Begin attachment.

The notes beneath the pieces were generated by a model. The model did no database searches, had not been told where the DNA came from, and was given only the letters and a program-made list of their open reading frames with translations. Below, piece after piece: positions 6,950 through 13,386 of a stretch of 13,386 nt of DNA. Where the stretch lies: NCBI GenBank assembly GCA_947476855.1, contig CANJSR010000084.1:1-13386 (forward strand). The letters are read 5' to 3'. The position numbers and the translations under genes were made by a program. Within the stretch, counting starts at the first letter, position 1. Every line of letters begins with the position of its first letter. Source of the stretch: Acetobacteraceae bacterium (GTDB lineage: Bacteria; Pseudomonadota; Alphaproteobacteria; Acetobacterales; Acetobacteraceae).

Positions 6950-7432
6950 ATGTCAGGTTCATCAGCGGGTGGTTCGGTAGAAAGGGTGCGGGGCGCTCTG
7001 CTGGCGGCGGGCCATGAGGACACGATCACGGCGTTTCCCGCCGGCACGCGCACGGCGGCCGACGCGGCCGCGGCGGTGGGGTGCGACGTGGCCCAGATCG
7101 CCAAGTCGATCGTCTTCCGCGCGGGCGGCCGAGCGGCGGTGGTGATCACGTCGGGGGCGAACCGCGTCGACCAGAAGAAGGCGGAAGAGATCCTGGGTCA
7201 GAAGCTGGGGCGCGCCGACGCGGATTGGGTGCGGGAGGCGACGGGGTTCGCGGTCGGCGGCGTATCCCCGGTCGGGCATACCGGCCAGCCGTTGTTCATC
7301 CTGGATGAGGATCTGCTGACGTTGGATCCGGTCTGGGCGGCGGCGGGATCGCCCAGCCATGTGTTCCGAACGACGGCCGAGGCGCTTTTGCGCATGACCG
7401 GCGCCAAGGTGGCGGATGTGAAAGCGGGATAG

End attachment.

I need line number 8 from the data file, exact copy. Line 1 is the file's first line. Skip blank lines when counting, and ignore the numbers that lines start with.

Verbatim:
7401 GCGCCAAGGTGGCGGATGTGAAAGCGGGATAG